Louis Roney: Greed?

Louis Roney

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“There is a sufficiency in the world for man’s need, but not for man’s greed .” —Gandhi

“If we’re looking for the source of our troubles, we shouldn’t test people for drugs, we should test them for stupidity, ignorance, greed, and love of power.” —P.J. O’Rourke

My attitude may be somewhat cynical, but after 93 years on this Earth, I am quite convinced that the majority of human actions are designed to satisfy thoughts of greed in one form or another. Greed is coveting fervently something that we do not yet own.

Greed is satisfied by bargaining and conniving, and often in stealth. It is patently illustrated in the outstretched hand of the smallest child who wants something.

The industry of advertising is nothing less than a constant whetting of the greed in human beings — greed for a new car, a new house or the latest in fashion. Americans probably own more material things per capita than any other people on the face of the earth, and a continuous feeling of need is generated from every angle by tongue and pen in order to attract money for those who benefit from the satisfying of greed.

Greed is the emotion that causes people to go into outsized debt, which their rationality warns them they cannot repay. Greed makes the guy who can afford a Chevy buy a Mercedes to make him look more successful to his neighbors.

Greed keeps doctors and hospitals busy with those who are sick and are greedy to live a while longer. But the greediest doctor himself has no more power to prolong his own existence indefinitely than he does the lives of his patients.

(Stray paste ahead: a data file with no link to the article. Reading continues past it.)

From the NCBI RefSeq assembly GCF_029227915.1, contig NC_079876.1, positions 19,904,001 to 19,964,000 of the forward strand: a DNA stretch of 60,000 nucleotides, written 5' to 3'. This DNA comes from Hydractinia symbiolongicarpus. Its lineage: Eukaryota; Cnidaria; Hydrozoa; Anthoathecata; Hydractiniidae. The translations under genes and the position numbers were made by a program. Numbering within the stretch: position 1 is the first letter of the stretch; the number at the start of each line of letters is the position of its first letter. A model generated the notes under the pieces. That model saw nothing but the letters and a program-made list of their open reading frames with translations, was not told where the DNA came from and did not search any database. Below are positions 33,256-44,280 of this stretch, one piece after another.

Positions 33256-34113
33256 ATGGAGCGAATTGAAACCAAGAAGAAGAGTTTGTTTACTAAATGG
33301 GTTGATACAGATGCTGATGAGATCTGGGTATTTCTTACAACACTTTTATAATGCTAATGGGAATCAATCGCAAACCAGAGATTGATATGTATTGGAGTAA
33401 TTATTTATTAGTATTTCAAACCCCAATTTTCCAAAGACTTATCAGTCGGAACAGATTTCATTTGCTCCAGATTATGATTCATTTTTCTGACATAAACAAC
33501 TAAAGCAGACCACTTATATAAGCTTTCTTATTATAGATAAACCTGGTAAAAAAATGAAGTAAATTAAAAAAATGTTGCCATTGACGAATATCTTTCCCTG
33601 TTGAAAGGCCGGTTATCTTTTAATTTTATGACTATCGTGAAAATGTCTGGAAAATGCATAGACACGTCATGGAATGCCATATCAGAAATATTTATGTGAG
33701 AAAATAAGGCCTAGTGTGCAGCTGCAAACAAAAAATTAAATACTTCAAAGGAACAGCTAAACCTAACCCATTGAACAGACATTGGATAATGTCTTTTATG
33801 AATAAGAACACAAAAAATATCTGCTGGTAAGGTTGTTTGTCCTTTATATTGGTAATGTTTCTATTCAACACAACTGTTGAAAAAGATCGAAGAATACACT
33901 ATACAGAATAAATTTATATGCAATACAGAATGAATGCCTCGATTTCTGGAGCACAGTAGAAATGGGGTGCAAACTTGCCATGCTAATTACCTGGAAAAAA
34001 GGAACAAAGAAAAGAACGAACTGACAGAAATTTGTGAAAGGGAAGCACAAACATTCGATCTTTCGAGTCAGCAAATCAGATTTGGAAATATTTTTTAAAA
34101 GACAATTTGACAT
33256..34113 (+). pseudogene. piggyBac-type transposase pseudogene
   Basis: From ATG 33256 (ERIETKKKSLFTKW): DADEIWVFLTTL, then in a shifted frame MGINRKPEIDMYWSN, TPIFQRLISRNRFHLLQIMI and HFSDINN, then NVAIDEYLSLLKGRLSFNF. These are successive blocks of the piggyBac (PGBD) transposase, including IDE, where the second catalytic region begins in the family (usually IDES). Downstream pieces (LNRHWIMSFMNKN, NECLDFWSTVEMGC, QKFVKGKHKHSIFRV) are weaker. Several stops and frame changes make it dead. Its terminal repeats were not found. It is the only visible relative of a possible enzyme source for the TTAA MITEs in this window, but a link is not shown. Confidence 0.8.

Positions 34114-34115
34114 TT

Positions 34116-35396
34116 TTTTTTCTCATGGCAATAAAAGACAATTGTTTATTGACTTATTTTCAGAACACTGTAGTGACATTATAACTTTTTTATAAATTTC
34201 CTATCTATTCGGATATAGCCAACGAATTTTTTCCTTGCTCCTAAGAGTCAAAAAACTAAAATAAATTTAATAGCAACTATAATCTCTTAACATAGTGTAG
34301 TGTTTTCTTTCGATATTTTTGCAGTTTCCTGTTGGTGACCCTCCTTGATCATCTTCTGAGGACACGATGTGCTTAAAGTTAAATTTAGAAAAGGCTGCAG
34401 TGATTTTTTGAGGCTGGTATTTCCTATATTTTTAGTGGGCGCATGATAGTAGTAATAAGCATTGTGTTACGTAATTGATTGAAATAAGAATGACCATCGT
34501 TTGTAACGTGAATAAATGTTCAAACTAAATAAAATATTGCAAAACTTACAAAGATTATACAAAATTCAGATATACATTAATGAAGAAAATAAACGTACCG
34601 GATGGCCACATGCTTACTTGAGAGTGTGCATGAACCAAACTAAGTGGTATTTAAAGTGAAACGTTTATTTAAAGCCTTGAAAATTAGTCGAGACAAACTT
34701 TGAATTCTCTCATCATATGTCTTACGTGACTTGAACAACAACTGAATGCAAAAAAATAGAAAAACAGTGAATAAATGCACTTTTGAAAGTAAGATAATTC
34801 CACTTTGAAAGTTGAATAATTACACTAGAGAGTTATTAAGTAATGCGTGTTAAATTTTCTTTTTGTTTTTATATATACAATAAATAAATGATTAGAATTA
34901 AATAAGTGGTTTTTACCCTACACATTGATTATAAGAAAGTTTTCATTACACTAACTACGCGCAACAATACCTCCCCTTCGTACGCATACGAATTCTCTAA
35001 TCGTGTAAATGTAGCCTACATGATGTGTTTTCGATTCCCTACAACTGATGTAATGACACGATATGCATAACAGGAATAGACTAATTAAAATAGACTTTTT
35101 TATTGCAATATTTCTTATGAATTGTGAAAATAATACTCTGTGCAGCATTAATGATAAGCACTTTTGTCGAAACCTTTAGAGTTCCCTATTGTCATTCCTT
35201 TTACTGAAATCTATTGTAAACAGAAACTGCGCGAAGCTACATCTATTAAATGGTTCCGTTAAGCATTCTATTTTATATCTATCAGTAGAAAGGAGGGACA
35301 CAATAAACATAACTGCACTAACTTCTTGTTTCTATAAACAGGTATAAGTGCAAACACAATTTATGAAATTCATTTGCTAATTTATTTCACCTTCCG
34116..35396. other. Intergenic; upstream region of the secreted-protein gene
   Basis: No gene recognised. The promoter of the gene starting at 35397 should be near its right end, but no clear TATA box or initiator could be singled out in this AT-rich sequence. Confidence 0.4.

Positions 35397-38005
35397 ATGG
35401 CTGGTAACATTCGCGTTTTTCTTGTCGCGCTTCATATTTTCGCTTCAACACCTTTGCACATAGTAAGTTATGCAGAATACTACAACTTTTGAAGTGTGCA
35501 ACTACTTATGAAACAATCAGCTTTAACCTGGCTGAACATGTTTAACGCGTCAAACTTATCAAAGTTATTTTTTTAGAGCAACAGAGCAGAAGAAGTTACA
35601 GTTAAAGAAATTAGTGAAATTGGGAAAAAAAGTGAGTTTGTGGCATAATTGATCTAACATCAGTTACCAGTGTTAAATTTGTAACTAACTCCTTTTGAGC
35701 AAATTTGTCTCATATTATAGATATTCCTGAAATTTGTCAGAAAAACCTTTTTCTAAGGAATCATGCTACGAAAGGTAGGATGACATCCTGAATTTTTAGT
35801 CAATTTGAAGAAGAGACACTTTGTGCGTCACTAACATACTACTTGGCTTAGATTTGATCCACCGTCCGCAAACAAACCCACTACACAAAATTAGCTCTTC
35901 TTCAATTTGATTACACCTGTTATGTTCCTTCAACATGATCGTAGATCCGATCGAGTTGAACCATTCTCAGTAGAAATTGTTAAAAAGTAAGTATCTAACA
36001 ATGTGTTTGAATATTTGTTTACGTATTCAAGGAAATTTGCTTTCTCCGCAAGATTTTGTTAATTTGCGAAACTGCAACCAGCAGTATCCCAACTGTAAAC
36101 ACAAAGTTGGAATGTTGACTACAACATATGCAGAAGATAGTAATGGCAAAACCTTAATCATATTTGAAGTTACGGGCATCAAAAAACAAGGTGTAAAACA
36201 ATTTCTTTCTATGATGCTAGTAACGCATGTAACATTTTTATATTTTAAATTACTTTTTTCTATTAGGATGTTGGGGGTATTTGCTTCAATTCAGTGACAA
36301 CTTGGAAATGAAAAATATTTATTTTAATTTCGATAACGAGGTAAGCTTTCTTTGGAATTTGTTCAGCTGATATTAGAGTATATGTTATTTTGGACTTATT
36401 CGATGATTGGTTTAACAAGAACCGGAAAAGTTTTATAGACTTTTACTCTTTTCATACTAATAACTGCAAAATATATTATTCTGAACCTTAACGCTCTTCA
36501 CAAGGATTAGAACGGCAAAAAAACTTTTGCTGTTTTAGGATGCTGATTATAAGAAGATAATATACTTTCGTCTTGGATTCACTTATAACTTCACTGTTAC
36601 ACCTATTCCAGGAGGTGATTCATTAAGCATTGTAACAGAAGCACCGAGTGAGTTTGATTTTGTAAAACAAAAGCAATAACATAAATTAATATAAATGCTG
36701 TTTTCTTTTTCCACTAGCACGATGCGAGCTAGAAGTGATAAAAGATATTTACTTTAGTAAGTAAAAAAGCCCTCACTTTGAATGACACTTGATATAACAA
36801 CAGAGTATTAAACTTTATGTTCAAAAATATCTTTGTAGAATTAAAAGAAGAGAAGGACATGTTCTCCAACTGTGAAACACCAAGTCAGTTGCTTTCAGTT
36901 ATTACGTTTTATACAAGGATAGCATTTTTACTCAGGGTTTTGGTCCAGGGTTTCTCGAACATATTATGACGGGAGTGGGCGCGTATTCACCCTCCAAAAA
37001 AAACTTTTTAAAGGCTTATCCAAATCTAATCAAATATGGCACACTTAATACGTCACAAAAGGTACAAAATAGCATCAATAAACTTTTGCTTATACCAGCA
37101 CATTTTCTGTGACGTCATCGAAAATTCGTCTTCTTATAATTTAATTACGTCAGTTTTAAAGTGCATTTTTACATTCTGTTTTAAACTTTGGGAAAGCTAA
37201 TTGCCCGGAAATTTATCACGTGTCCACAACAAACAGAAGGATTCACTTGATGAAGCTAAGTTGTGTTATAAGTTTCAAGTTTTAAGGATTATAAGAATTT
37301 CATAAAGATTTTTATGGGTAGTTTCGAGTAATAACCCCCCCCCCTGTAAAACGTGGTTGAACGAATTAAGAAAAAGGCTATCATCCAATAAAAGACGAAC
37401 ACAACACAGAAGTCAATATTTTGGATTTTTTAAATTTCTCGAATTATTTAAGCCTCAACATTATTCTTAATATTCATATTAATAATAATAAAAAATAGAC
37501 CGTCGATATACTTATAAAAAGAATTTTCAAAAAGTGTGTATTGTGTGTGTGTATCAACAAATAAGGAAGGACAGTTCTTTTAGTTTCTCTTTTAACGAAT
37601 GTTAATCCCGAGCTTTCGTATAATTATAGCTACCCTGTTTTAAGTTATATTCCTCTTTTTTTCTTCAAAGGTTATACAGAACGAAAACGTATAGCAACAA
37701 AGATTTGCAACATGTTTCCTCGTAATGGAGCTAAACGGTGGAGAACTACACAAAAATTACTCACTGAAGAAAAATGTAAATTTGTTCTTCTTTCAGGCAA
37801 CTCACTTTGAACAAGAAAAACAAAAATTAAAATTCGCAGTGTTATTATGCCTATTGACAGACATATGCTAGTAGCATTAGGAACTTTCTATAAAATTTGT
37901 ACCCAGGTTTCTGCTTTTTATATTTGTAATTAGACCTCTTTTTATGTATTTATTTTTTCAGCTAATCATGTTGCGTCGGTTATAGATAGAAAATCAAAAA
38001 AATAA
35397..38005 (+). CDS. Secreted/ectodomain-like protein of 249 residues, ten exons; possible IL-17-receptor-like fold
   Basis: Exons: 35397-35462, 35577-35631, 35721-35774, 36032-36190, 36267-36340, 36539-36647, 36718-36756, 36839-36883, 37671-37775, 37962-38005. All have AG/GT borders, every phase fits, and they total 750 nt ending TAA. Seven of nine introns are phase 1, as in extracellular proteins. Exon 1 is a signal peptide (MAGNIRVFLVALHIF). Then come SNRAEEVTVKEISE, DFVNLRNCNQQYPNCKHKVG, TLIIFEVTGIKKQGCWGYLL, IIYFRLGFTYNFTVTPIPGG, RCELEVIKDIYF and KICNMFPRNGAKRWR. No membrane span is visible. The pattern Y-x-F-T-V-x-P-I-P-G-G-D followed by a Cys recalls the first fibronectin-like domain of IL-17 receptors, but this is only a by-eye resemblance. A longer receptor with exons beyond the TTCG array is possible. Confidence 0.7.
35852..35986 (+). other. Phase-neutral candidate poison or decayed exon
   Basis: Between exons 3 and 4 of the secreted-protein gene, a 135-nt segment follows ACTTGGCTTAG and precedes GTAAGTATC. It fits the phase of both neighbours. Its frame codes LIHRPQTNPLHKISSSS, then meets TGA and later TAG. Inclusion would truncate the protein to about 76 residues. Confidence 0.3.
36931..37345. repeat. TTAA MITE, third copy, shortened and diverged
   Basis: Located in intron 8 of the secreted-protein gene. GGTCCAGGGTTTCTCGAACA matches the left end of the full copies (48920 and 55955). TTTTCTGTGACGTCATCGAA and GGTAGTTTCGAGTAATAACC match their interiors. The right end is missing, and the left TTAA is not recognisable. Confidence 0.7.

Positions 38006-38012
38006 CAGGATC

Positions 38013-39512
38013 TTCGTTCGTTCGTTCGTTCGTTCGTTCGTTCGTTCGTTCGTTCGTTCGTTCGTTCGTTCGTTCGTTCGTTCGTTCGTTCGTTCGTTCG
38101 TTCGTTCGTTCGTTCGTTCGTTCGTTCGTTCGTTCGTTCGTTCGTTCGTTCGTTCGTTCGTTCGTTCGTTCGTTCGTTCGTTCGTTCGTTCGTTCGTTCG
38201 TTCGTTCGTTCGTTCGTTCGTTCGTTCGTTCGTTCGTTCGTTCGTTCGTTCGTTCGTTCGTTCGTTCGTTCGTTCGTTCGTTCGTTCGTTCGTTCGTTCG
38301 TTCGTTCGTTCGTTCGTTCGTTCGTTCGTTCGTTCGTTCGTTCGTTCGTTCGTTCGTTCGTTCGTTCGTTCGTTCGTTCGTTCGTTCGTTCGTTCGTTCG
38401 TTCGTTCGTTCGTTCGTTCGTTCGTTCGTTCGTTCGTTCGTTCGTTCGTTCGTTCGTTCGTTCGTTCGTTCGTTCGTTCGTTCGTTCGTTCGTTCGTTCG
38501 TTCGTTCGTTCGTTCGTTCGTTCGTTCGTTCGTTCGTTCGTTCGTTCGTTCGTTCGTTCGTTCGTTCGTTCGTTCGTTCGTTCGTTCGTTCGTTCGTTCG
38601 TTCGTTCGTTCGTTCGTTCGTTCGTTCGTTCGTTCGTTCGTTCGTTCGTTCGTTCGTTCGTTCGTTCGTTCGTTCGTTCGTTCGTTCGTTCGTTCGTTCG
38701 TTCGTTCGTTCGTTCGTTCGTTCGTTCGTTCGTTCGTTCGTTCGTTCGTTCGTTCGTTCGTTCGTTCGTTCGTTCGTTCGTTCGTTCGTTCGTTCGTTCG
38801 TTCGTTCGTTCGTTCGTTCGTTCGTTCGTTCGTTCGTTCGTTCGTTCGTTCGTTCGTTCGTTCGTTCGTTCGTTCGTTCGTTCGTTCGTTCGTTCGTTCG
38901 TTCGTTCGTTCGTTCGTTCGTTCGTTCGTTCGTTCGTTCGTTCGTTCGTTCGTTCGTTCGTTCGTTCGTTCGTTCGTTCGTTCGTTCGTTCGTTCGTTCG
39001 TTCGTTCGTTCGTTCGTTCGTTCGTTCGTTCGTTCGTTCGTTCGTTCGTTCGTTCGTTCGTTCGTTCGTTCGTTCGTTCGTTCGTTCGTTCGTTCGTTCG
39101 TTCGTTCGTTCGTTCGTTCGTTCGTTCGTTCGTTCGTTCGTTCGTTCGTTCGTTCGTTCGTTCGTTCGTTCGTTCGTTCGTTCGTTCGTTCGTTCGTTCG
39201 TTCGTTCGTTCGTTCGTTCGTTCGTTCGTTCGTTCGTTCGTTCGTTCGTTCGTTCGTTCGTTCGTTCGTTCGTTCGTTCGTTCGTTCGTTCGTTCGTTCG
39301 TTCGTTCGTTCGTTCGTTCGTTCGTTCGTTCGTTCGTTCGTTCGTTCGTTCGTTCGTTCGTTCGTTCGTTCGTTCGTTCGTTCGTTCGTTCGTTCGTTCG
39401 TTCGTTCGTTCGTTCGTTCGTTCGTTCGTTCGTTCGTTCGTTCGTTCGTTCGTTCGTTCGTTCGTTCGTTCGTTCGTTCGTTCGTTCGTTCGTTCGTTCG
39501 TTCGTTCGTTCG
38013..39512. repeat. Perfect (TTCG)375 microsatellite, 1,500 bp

Time is, of course, the victor over all human greed, and even the doctor does not know whether, when he closes his eyes for the last time, he will awaken in a heaven of sorts as promised by his religion, or the black void from which he sprang. “Ashes to ashes and dust to dust” may not be inspiring, but isn’t it better than never to have had a brief glimpse of life’s sunshine?

We want more of everything good, and less of everything less than good. Our first words in life may be “I want” and our last words may be ditto – we are greedy from beginning to end.

My grandmother declared, “The happiest people are those who have learned to enjoy what they already have.” Most Americans probably have everything they need, and almost everything they want. Money is power, and the more money we save, the more power we hold over other people’s goods and services.

Figures in a bankbook can bring a smile to the face of one looking for security. Perhaps each of us should take an accurate inventory of the material goods he possesses, and assess reasonably the things he needs to acquire before he has “acquired his share.”

At the end of the line, John D. Rockefeller could not take any more of his possessions with him than you and I can. The manner in which we leave our wealth to our descendants gives us the last control we ever have of anything on Earth. Our lawyers can do their part in seeing that our wishes are accurately fulfilled. But no one can guarantee that our ends will be met exactly.

If money is the source of our power, is money then our only prime impetus? Along the way we may lose our grip on what we have owned, and therefore the power to affect things far in the future.

As Shakespeare says in “Macbeth,” “Life’s but a walking shadow, a poor player who struts and frets his hour upon the stage, and then is heard no more; it is a tale told by an idiot, full of sound and fury, signifying nothing.”

Shakespeare had it right, didn’t he?

Or, is it perhaps the greatest expression of greed to give things away that bring, through giving, the maximum joy of pleasure to ourselves? Is giving then, in reality, a selfish act done for the pleasure it brings the giver?